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October 10, 2005

Understanding the three major forms of journalism (Chapter 6)

Journalism is broken down into to three major forms in The Elements of Journalism. The forms are original investigative reporting, interpretative reporting, and reporting on investigations. Although these forms may appear similar, they are different.

In the book original investigative journalism is defined as journalism that "involves reporters themselves uncovering and documenting activities that have been previously unknown to the public." This is an example of the press being a "watchdog" protecting the public. I am a normal citizen with no political or large corporation connections. I depend on journalists, who have the means to find the information, to keep me informed on higher institutions.

After reading the example of the man who posed as a Ku Klux Klan member to investigate, I thought of Morgan Spurlock who visited Seton Hill last week. Spurlock directs and stars in the show 30 days, in which he lives lifestyles different from his own. Based on these thirty days he informs the public of how it is being a member of a certain gender, religion, economic group, etc. Spurlock is doing a type of original investigative reporting.

The second form of journalism is interpretative reporting. Chris Ulicne gives an excellent reflection on this type of jouranlism on his blog. The difference between this form and the prior one is that interpretive reporting is continuation of the former. In the first the reporting is original, but in interpretive reporting the original report is expanded upon or made more comprehensive and complete. I think the comments we post on others blogs could be an example of this. As a commenter we look at the article or information formed by another person, and then we look into the issue and provide more detailed resources or research.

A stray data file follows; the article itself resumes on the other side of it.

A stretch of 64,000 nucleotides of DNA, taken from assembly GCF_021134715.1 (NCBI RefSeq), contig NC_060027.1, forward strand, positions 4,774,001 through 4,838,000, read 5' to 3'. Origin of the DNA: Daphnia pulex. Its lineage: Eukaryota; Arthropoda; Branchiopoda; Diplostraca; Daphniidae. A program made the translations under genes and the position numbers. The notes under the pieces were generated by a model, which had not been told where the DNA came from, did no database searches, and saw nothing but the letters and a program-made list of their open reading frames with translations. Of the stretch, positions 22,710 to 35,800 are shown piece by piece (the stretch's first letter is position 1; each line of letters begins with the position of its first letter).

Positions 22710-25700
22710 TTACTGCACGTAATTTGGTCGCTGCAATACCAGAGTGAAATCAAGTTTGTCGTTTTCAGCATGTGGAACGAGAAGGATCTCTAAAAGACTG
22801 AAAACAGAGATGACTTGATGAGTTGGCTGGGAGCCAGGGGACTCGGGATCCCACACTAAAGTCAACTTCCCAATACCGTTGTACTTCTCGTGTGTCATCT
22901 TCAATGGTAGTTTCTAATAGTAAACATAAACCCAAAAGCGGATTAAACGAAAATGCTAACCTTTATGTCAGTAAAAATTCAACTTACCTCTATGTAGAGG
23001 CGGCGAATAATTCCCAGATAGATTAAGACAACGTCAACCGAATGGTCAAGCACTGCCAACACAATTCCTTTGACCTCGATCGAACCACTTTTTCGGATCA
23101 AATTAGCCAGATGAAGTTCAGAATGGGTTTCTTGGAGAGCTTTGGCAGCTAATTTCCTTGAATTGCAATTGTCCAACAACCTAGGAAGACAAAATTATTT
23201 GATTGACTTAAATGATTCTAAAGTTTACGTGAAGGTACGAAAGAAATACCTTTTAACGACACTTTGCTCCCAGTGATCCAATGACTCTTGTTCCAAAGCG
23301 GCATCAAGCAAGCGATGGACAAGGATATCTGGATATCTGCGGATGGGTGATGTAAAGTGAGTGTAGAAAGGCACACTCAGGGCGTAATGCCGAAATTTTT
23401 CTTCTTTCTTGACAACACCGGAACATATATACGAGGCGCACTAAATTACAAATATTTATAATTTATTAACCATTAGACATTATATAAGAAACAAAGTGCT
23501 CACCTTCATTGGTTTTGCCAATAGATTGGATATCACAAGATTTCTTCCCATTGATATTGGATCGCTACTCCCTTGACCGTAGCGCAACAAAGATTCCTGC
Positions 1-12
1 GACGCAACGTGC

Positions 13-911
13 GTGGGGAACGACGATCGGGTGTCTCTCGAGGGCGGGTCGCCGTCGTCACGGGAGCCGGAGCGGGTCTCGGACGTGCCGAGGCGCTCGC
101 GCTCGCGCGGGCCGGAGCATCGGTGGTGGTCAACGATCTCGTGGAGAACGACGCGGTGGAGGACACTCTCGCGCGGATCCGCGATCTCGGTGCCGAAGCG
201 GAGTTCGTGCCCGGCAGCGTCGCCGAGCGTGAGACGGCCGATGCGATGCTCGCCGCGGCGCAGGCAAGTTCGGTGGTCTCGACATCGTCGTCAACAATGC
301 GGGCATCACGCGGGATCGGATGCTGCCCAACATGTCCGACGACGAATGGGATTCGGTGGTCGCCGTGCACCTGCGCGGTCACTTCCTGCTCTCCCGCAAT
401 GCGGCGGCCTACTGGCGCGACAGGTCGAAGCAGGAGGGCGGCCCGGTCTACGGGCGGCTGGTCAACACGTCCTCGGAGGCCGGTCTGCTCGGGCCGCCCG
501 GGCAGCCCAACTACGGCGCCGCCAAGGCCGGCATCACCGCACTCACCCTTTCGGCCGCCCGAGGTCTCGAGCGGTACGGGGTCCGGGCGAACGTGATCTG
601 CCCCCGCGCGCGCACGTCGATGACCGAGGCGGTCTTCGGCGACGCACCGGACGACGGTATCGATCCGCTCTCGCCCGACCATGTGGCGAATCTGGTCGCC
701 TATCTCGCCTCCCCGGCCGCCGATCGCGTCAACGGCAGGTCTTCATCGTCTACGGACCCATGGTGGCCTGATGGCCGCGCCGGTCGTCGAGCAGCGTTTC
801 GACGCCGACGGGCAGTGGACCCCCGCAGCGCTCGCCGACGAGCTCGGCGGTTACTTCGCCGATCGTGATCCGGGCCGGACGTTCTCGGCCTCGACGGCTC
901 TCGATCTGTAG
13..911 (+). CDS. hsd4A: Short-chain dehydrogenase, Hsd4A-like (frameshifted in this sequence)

Finally, is reporting on investigations. This form of reporting refers to journalists who report on "the discovery or leak of information from an official investigation already under way or in preparation by others, usually government agencies." I believe one example of this would be the President making a statement on television about something that happened, and then a journalist looks into what the President said and creates a more comprehensive report about it.


Posted by JennaOBrocto at October 10, 2005 4:35 PM

Comments

You forgot my favorite form of journalism... yellow journalism. Aw, it's swell. Back when I was a reporter, we used to have a saying: "When someone gives us lemons, we make yellow journalism." Feel free to use that. It looks great on bumper stickers.

Posted by: Michael Dell at October 11, 2005 3:19 AM

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